Show Posts

This section allows you to view all posts made by this member. Note that you can only see posts made in areas you currently have access to.

Messages - DougMacG

Pages: 1 2 [3] 4 5 ... 241
Politics & Religion / Re: 2020 Presidential election: Game on!
« on: February 03, 2020, 10:07:44 AM »
Iowa tonight.  State of the union Tuesday.  Acquittal Wed.  NH next week.  Super Tues one month away.

Polls say Bernie wins Iowa and NH.  Biden second, then wins SC, NV?  Then mixed results Super Tues.

Who falls, drops out?  Who survives, gains momentum?  Klob, Butti, Fauchahantas, will they all under-perform or will someone bump up?

It is not just who will prevail but will they re-unite a badly divided party?  Four years ago Hillary Clinton tried to unite and win by adopting Bernie's agenda in the general election, fearing an uprising or desertion of the Left.  This year we will either have the Left on the ticket in Bernie, or we will have someone who defeated the radical side of the Left.  Then perhaps we will see the uprising or desertion that the so-called moderates feared.

I've asked my liberal friends, which Dem?  I've only heard unenthusiastic "Biden" mutterances in response - except for one who works for Amy.  Nobody new has caught on.

Who do YOUR liberal friends and relatives like?

Politics & Religion / Re: Environmental issues
« on: February 03, 2020, 09:26:23 AM »
KISS-- aluminum cans instead of plastic bottles.

Yes, looks like recycling alum uses the least energy:

Fill the oceans with aluminum?  Big problem is cultures using rivers for garbage disposal.  The mess is tied to poverty.

I like re-using glass.  Single use, it seems to me, is not optimal.  Clean it and refill it.  Problem is I keep dropping and breaking them.  Also, freeze-ups are tough on glass.

Politics & Religion / Imagine Health Care Deregulation
« on: February 03, 2020, 09:08:51 AM »
I miss the posts from Venezuela and have wondered where Denny has gone.  I see he is still active at Motley Fool discussion board:

Here is a comment I like, with apologies to our own fully certified MD:

"I have read that part of AMA's unspoken mission is to restrict the number of doctors which is typically the function of all professional and artisan guilds. It's a form of restraint of trade to benefit the current guild members. Then, of course, the blame is placed on the "free" market which is not free from manipulation by the guilds (a. k. a. labor unions -- AMA being the US medical labor union).

Imagine deregulating medicine! ;)   

    - (our) Denny S  ?

Science, Culture, & Humanities / Re: fusion
« on: February 03, 2020, 08:34:18 AM »

Gilder fusion report?     :-)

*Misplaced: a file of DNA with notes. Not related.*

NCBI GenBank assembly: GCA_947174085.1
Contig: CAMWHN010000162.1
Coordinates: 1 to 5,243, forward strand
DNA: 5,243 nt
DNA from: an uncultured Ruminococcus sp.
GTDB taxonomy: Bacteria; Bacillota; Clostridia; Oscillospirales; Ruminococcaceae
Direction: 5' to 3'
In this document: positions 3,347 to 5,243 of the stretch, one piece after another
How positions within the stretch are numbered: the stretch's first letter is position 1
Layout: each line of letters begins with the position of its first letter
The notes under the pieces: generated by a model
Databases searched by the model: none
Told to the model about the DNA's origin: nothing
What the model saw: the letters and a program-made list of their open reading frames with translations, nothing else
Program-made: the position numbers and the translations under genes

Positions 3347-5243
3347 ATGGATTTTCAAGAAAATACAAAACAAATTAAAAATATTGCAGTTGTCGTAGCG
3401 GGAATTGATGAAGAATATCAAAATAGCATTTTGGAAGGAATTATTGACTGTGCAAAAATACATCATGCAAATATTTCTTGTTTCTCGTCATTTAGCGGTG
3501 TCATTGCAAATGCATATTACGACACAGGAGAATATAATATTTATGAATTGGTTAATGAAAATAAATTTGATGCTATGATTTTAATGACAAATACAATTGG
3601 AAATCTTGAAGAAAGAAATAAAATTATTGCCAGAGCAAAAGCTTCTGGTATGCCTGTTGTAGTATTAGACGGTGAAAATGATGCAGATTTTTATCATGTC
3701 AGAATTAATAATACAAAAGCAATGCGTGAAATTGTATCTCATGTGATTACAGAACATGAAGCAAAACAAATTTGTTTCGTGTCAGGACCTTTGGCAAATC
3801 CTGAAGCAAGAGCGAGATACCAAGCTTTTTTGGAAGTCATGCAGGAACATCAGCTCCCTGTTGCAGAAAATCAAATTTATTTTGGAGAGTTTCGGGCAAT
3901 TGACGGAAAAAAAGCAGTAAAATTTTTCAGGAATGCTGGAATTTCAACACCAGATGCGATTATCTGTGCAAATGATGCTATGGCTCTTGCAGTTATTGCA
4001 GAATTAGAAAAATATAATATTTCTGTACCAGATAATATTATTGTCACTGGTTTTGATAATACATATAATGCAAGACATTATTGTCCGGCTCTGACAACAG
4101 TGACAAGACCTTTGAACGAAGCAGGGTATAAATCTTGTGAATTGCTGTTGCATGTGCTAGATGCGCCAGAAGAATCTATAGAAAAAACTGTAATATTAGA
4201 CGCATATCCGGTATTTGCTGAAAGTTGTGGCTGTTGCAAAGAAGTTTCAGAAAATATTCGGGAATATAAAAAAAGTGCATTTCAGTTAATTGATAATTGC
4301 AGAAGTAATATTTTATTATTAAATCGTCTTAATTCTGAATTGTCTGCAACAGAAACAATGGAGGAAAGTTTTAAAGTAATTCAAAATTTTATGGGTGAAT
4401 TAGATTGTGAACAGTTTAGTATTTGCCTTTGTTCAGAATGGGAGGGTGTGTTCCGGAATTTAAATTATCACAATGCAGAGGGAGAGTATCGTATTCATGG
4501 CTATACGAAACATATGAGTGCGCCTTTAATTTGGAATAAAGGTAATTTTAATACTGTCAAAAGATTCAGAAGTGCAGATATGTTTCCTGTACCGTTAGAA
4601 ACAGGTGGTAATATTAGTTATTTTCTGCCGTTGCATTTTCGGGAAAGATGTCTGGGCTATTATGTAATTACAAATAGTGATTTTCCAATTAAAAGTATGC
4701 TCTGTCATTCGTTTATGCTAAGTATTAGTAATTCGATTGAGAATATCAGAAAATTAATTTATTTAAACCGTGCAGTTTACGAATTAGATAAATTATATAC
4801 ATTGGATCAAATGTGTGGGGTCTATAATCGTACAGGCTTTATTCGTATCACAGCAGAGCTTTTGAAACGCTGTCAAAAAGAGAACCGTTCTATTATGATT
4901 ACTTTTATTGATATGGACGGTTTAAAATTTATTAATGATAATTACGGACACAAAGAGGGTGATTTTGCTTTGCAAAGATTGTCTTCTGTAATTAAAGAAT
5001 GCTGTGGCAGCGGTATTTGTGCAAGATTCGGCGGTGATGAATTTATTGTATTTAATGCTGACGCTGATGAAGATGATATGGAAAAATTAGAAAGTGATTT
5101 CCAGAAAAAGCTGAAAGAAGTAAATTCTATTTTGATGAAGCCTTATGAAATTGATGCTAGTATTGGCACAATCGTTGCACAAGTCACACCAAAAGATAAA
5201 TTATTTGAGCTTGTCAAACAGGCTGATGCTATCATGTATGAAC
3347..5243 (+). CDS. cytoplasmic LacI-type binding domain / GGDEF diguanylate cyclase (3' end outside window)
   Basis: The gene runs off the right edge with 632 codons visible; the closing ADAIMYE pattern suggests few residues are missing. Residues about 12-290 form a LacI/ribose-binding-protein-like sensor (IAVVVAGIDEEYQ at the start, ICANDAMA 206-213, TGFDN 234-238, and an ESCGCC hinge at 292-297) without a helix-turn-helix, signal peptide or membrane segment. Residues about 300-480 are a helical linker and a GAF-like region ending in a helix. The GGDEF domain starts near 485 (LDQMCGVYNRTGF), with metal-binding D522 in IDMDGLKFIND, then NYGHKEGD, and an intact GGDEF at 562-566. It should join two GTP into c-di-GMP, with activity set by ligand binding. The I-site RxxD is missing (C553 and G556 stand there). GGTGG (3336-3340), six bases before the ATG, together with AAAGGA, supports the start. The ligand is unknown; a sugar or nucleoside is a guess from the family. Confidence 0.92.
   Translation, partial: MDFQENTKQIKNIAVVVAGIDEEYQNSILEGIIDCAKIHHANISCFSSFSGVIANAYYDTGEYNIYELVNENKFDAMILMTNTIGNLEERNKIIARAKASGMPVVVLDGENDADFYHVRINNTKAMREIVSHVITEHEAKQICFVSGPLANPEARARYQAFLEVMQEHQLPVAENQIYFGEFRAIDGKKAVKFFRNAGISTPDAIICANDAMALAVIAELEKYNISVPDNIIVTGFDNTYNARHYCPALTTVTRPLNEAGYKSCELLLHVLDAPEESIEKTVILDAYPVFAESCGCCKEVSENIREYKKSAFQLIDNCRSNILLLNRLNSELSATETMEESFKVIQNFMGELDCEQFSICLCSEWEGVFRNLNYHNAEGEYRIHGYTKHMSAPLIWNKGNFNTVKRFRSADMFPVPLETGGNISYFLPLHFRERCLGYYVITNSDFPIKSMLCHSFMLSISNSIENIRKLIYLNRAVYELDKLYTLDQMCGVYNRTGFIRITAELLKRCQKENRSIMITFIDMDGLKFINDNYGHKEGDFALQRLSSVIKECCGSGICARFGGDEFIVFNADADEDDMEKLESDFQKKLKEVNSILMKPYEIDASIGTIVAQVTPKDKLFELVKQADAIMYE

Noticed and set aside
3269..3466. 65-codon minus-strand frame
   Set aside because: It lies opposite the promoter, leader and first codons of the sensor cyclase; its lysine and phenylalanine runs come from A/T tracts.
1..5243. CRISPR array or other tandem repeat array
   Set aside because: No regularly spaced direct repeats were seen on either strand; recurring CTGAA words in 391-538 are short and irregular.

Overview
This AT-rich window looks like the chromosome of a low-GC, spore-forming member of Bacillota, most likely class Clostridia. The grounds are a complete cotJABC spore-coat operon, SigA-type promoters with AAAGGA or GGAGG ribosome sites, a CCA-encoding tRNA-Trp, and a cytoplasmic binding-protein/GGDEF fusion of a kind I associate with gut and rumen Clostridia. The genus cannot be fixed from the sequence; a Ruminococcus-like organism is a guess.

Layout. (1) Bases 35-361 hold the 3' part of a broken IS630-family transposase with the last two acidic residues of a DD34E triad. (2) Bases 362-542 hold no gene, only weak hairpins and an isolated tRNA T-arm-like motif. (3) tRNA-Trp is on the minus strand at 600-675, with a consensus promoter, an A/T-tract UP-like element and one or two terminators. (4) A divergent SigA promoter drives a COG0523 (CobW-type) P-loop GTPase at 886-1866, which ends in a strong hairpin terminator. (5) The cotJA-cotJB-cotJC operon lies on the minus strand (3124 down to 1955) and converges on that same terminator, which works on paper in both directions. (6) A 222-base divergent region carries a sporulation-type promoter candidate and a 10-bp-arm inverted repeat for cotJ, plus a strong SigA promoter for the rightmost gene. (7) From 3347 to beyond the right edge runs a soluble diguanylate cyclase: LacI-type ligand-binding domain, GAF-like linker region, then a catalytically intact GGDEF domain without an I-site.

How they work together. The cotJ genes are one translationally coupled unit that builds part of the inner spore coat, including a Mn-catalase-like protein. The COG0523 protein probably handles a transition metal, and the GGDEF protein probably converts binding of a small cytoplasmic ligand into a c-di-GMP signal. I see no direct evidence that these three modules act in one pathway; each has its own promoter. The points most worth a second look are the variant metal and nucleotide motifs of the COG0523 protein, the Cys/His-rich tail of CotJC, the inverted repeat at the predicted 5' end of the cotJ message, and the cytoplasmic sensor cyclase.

When we figure out fusion we will have energy we can't imagine now.

What defines "organic food"?

Seems to me: grown without man made chemicals,.  No roundup. Manure instead of chemical fertilizer? No insecticides, weed killers?  No hormones, steroids etc?

This rule change had to do with adding some sort of free range to that to be called organic.  It should be a different designation.  It should be a free choice.  The more efficient choice should not be eliminated, banned, but that of course is next, like fracking.

Government has some role in the labeling, in my view, even though they can't even get that right.  It is a fraud on the consumer if they say organic and grow with chemicals, whether there is any health benefit or not, that should be a choice.

Shouldn't it really be private industry group definitions, like UL or CE?

Politics & Religion / Re: Soft Coup 3.0: Impeachment
« on: January 31, 2020, 07:29:03 AM »
Roberts gets to make final call , , , if he wants.

Well then he will rule for witnesses if half want that.

This still could end today.

I am neutral on the issue of dragging this out forever now that it's started. 

Bernie should crossover and say something like he said with Clinton, I'm tired of hearing about your damn emails.

Politics & Religion / Re: 50-50 vote ?
« on: January 31, 2020, 06:05:35 AM »
Pence steps in to break the procedural tie?

Germany scrapped nuclear power and emissions spiked
« Reply #725 on: Today at 07:11:02 AM »

The math of this is kind of obvious.  End carbon free energy production and bad things happen.


Borders: Trump’s plan features a map of what Israel’s new borders will be, should it enact the plan fully. Israel will retain 20% of the West Bank and will lose a small amount of land in the Negev near the Gaza-Egypt border. The Palestinians will have a pathway to a state in the vast majority of territory in the West Bank, while Israel will maintain control of all borders. This is the first time a US president has provided a detailed map of this kind.